Get "Dark Money" out of PEI Politics

Thought that Big Money was banished from PEI politics in 2018 with the ban on corporate, union and off-Island political contributions, and the limits placed individual donations? So did we.

However, after the last election, it became clear that there are some major loopholes in the laws governing political party finances in PEI.

Unlike other provinces, PEI does not regulate loans taken out by political parties at all. We are also the only province in Canada that doesn’t require political parties to submit audited annual financial statements to Elections PEI, to ensure that rules are being followed and to be transparent with Islanders about where we get our money.

This is not just a hypothetical issue: 

  • In 2019, the PC and Liberal parties reported to their members that they had taken out loans of about $300,000 each during the election - a total of $615,000 in loans, and neither Elections PEI nor the public knows who the creditors or guarantors are.
  • Loans accounted for 73% of all PC and 35% of all Liberal election spending in 2019.
  • To put this in perspective, the amounts that each of those parties borrowed was nearly twice as much as the total spending of the Green Party and all of our 27 candidates in that same election.
  • It’s also more than 2-3 times more than those parties raised from donations in 2020. 

Why is this an issue?

This kind of unregulated, non-transparent use of massive loans to fuel expensive election campaigns is deeply problematic for a few reasons:

  1. We do not know - and political parties are not required to reveal - who they owe money to, who is guaranteeing their loans, or the terms on which the loans were made. This could give certain individuals or even corporations tremendous undue influence over their debtor political parties - without the public being aware of that influence. It completely defeats the purpose of the 2018 political finance reforms if corporations and individuals can get around the rules by making unregulated loans and loan guarantees instead.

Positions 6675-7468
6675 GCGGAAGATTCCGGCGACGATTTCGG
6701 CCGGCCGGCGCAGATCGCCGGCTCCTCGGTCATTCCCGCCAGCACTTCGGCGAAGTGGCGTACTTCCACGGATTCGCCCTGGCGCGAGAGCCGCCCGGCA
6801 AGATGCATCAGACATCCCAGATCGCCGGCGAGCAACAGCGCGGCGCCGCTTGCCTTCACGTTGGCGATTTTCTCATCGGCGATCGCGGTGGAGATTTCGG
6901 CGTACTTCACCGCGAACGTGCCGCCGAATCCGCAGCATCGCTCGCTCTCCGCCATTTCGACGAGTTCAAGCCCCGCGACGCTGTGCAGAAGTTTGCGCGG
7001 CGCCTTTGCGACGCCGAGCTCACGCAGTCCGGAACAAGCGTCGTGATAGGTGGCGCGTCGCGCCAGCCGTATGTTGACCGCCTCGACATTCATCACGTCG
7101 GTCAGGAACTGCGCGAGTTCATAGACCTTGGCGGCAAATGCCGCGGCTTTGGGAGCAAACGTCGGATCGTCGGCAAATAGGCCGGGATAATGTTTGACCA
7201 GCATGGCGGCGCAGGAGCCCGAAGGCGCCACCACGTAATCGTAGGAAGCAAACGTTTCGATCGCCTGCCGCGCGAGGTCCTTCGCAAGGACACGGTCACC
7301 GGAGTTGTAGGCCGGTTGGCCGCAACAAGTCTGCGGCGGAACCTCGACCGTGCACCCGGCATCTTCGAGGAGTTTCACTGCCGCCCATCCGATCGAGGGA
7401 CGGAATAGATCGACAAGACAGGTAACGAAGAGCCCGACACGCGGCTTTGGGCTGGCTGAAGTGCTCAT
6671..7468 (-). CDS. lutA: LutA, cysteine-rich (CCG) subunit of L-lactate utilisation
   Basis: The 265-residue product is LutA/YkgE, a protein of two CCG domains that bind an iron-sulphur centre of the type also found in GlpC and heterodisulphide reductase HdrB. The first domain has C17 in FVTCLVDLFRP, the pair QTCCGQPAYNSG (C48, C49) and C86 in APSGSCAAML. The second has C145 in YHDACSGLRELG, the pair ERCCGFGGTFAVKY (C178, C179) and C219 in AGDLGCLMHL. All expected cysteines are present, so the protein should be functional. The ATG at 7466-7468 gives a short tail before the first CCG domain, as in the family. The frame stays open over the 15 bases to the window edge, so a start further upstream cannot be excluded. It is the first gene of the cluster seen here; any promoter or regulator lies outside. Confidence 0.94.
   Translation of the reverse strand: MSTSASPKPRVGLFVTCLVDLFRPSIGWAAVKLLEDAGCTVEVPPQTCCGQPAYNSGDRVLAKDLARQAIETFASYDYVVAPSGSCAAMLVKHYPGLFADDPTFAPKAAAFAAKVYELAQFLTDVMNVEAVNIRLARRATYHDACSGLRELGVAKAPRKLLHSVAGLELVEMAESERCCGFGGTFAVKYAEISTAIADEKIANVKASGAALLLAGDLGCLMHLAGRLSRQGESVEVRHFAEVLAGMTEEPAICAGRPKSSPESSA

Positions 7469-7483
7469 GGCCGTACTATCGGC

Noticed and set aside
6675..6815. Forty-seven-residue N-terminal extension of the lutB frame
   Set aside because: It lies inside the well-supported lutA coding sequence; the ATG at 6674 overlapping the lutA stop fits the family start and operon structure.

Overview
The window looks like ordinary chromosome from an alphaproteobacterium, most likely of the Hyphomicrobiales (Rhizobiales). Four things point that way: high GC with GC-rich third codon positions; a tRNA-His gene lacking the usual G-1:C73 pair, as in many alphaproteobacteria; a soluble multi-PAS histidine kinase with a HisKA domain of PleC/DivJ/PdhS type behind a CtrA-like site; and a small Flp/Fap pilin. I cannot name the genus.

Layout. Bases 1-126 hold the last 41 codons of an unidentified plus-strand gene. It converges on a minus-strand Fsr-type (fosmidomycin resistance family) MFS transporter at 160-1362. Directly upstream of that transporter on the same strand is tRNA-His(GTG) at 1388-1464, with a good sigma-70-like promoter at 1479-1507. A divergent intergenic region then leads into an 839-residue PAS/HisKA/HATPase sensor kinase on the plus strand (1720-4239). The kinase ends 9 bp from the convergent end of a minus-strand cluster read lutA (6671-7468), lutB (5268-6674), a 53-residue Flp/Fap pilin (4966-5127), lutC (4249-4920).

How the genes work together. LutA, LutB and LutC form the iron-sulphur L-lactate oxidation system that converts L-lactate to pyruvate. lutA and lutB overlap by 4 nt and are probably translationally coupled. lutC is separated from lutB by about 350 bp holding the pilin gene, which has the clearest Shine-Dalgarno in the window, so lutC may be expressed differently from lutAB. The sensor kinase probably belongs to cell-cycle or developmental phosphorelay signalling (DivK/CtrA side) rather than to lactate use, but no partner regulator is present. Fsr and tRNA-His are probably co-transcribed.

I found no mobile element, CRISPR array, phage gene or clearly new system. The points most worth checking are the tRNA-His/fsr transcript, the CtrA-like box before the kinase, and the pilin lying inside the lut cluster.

2. This debt is also driving - and driven by - unsustainable and unnecessary levels of election spending. PEI is grossly out of step with the rest of Canada when it comes to per-voter spending. Our current spending limit for political parties per voter is $9.82, which allows spending in excess of $1 million. This is more than double the next highest limit in all of Canada.  Unregulated borrowing allows parties to spend well above the level that their support among Islanders would justify. This distorts the democratic process.

What can we do about it?

Becoming aware of these issues has led Green Party leader Peter Bevan-Baker to draft a bill, An Act to Amend the Elections Expenses Act, which seeks changes to the laws to:

  • improve how political parties raise money;
  • make political financing more transparent to Islanders, and;
  • limit the influence of big money on elections.

Peter is planning on tabling this legislation during the Fall 2021 sitting. It is critical that we address the significant gaps in political finance well before the next election.

 

We're not expecting it to be easy to change the rules, because it would change the way the other parties have operated for many years. But we're hopeful that a majority of MLAs will agree that, like citizens of other provinces, Islanders deserve a transparent and fair democratic process, free from the distorting influence of Big Money.

You can help by adding your name to our #EndDarkMoney campaign today! Just add your name below, and you will be prompted to share this campaign via your social networks. By doing so, you will help shine a light on "dark money" and bring it out of the shadows.

GOAL: 99 signatures

Will you add your name?